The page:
Analysis of bids

Entities should look out for strange patterns in the way companies bid and in their record of success and failure in public procurement processes.

Some signs to look for are lack of regular or winning bids, geographic distribution of winning bids, notoriously different bids for similar lots by the same bidder, rotation of awards in between the same companies, among others.

Analysis of submitted documentation

An examination of the documentation submitted by the companies could reveal signs of agreements between them. 

Some indications include similarities in the elements of the bids suggesting that they have been prepared by the same person or jointly, the presence of references to other bidders in the documents, as well as identical or similar metadata or properties.

Price analysis

Analysis of bid prices can also reveal indications of collusive practices. 

For example, price increases without apparent justification in repetitive bid rigging, similar prices among bidders but with different discounts, and bids with prices equal to the bidders' budget or with discounts that make it difficult to win.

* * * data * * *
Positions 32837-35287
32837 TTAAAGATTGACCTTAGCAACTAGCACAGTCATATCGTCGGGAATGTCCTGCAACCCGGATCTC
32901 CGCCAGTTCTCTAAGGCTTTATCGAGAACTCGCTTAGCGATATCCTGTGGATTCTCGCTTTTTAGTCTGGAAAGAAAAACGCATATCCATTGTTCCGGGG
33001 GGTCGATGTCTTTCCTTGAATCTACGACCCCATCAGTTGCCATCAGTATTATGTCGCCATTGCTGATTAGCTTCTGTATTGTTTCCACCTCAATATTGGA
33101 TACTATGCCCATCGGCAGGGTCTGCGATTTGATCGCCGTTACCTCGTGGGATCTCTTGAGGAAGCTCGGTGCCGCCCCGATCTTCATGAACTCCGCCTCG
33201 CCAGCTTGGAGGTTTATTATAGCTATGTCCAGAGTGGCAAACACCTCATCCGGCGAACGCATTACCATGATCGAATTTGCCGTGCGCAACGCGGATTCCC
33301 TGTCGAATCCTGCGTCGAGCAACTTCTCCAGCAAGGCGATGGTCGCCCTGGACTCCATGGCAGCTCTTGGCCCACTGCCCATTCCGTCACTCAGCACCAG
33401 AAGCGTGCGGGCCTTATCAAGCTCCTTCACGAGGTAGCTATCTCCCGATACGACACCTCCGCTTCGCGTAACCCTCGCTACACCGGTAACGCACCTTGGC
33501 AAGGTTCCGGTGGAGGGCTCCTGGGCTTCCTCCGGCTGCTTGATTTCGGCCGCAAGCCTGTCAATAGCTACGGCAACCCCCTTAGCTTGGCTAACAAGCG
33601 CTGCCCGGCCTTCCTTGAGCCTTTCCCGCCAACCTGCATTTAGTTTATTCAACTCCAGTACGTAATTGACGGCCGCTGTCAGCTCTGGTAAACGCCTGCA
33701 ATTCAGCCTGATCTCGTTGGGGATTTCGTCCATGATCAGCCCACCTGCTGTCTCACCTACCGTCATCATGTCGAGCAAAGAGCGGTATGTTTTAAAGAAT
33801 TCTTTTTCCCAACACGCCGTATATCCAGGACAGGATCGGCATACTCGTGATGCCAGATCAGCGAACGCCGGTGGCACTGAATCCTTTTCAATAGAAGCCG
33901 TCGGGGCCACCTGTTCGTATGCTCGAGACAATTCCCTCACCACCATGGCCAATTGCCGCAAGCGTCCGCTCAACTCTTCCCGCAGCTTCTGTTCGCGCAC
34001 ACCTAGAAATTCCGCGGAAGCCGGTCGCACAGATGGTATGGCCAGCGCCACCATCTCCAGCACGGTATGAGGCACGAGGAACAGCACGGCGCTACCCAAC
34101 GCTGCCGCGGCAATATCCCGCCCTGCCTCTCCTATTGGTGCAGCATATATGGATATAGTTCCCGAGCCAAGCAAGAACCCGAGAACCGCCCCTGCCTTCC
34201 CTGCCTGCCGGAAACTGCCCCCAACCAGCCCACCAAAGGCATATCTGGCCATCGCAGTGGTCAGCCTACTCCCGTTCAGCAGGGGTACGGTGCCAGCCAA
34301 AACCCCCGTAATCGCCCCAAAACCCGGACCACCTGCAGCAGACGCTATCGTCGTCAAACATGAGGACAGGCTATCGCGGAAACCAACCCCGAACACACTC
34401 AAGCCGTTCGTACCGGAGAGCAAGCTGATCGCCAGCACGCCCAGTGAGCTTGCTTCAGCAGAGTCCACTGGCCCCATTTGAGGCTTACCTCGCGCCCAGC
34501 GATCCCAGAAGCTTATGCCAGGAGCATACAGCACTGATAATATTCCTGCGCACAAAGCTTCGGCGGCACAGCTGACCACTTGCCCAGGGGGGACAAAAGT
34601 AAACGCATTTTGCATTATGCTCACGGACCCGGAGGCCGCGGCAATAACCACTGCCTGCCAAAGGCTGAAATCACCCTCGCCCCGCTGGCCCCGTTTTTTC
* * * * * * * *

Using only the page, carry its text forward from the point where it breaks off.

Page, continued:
Behavioural and statement analysis

During communications or meetings with bidders, it is important to look after their behaviour, as indications of collusive practices can sometimes be detected. 

Examples include statements by bidders justifying their prices based on suggested industry or market standard prices, the use of the same terminology to explain price increases, references to bids submitted by other competitors, and pre-bid meetings or regular meetings between competitors.

Leniency programme

On the other hand, it is often the very parties involved in anti-competitive practices that inform the competition authorities that such practices are taking place. 

In this sense, the ACCO highlights the importance of the leniency programme, regulated under articles 65.4 and 66.5 of the Law on the Defence of Competition (LDC), which offers exemptions and reductions of fines for those who contribute significantly to the detection of cartels and collusive practices.